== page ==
La Tomatina? Not in India
It is necessary to contextualise how this resource got out of reach for ordinary Indians in a span of one month.
The price of tomatoes at vegetable markets in Chennai breached the Rs 120/kg mark last week, turning unaffordable for the masses who had to rely on cheaper alternatives like tamarind and lemons to supplement their daily nutritional requirements vis-a-vis ingredients in rasam, sambar, chutneys, kuzhambus and gravies of all kinds.
It is necessary to contextualise how this resource got out of reach for ordinary Indians in a span of one month. Various factors led to an abrupt drop in the quantity of tomatoes brought to mandis (markets) across the nation. Relatively high temperatures had an adverse effect on the yield of tomatoes. The erratic and uncommon spells of rain in the northern states also hit production. Add to this, the fact that the months July-August is a lean production period, and you have the prime recipe for shortage.
Since November 2022, the prices of tomatoes had started dipping and it had retailed for around Rs 20-25/kg in many metros. A significant fall in realisation of prices had entailed massive losses to small and marginal farmers who were in no position to afford cultivating the crop during the next season. In fact, many farmers had even switched to the cultivation of beans — thanks to the higher price fetched by the veggie last year. Apart from beans, they also cultivated crops like corn and soy. In Kolar and Chikkaballapur districts of Karnataka, the menace of the parasitic leaf curl virus had resulted in 50-70% loss of tomato yield.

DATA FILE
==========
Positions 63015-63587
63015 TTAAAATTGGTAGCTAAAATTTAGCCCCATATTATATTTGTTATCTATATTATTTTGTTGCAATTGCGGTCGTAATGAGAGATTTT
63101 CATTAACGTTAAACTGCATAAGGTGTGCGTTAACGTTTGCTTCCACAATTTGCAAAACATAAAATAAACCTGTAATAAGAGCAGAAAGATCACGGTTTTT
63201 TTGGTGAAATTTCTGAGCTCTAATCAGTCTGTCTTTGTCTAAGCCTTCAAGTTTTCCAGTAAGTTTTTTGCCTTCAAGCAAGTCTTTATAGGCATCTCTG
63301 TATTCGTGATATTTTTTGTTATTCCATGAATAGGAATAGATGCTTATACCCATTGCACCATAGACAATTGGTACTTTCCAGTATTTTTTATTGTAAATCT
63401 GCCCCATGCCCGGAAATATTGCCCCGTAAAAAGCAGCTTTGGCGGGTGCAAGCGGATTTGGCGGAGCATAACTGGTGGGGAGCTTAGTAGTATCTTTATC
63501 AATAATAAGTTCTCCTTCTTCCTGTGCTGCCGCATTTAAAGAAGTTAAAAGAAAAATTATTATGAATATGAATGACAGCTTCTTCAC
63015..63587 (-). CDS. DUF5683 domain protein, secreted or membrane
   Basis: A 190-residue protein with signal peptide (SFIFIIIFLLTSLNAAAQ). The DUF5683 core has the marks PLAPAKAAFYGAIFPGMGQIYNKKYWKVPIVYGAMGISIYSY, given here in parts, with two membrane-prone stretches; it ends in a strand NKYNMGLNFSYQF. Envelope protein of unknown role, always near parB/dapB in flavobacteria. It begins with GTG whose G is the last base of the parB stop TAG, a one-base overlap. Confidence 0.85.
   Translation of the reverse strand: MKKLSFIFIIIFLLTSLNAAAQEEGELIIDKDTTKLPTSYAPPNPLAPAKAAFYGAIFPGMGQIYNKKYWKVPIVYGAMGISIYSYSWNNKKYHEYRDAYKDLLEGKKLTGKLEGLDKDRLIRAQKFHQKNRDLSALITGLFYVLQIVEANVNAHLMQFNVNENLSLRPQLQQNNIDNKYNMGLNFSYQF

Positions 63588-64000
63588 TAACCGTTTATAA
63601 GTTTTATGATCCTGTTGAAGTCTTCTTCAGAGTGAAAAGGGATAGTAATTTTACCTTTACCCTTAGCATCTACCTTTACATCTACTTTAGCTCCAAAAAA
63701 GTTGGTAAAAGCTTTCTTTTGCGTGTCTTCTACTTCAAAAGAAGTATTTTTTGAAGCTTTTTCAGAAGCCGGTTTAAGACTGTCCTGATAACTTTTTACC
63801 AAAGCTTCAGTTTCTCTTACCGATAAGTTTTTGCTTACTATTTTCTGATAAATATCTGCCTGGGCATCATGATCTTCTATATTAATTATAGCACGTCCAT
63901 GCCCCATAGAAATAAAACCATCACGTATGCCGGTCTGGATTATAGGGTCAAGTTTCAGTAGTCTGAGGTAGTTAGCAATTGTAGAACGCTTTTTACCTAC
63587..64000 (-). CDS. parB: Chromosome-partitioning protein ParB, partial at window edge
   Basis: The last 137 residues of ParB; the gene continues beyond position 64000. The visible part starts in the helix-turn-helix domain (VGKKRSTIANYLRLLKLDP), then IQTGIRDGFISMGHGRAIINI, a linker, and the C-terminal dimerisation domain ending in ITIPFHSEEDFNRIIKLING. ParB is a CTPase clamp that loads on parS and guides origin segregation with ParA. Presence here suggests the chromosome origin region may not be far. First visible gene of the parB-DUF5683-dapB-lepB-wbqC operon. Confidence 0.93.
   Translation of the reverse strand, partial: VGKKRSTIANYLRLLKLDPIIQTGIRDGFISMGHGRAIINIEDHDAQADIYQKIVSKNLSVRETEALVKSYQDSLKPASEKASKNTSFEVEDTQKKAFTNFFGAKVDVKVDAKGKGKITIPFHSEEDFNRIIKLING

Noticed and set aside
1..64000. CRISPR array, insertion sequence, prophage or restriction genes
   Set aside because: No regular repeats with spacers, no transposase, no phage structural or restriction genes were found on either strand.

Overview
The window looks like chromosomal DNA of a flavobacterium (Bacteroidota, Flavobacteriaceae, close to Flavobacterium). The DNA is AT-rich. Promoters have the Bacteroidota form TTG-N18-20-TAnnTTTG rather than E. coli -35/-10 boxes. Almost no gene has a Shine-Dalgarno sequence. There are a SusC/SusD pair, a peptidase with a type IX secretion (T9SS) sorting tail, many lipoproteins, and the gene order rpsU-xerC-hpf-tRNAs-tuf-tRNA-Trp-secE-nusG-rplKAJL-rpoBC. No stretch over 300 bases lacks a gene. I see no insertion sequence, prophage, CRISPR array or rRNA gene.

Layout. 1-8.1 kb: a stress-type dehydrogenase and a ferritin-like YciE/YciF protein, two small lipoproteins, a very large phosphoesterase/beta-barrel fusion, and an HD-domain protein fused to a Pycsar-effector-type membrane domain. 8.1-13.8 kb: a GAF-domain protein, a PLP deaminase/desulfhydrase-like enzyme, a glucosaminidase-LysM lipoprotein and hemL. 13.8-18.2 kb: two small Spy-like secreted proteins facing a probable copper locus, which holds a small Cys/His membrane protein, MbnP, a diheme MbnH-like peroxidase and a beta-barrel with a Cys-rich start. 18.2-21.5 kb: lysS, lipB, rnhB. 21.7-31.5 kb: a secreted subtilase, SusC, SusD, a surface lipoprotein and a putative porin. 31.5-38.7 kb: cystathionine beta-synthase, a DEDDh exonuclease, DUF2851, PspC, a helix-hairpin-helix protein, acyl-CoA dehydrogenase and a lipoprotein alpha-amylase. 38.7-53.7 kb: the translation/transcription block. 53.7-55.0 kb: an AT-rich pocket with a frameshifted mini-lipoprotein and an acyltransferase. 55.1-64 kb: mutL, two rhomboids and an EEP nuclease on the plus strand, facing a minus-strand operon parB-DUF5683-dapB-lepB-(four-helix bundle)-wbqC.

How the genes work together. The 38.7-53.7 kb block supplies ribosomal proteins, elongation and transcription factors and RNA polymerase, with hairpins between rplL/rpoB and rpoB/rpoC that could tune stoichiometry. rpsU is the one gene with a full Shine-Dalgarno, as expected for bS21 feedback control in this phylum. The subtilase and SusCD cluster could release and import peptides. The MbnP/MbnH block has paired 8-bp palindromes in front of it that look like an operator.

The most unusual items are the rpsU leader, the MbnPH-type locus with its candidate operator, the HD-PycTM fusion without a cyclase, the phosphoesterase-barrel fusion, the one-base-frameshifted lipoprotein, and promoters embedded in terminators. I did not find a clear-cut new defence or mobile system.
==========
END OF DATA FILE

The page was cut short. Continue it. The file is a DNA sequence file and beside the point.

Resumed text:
According to experts, farmers in developing nations are bearing the brunt of extreme weather events, which has amplified in 2023, which happens to be the year of El Nino. The climate pattern is responsible for reduction in rainfall as well as disturbing the distribution of monsoon. Such developments are indicative of the need for India to consider a paradigm shift when it comes to the cultivation of such essential crops. For starters, around the world, tomatoes are being cultivated in greenhouses and polyhouses, essentially within a controlled environment. The advantage is that farmers get a better quality of crop, greater yield, as well as more control over pest infestation and diseases. Unfortunately in India, this remains a pipe-dream that hasn’t taken off on a large scale.
Agricultural scientists have opined that a small but significant portion of the nation’s tomato yield should be channelled into food processing factories (that make tomato paste/puree). By doing so, consumers have an option to switch to processed alternatives in the event of inflation. This will also help farmers in stabilising the crop price and their incomes. Stakeholders have also called for a dip in GST rates levied on processed tomatoes — from 12% to 5% to make them within the reach of the common citizen. Apart from this, a certain degree of government intervention is also a must — say agricultural reforms that push for direct marketing, private mandis and contract farming.
Let’s not forget the big daddy of all concerns — cold chains. Here in India, the notion of a cold chain infrastructure is something that has lots of room for improvement. Rapid expansion of cold chain infrastructure can benefit the agro community in a big way by playing a foil to climatic uncertainties, while diminishing wastage and controlling price volatility of perishable goods.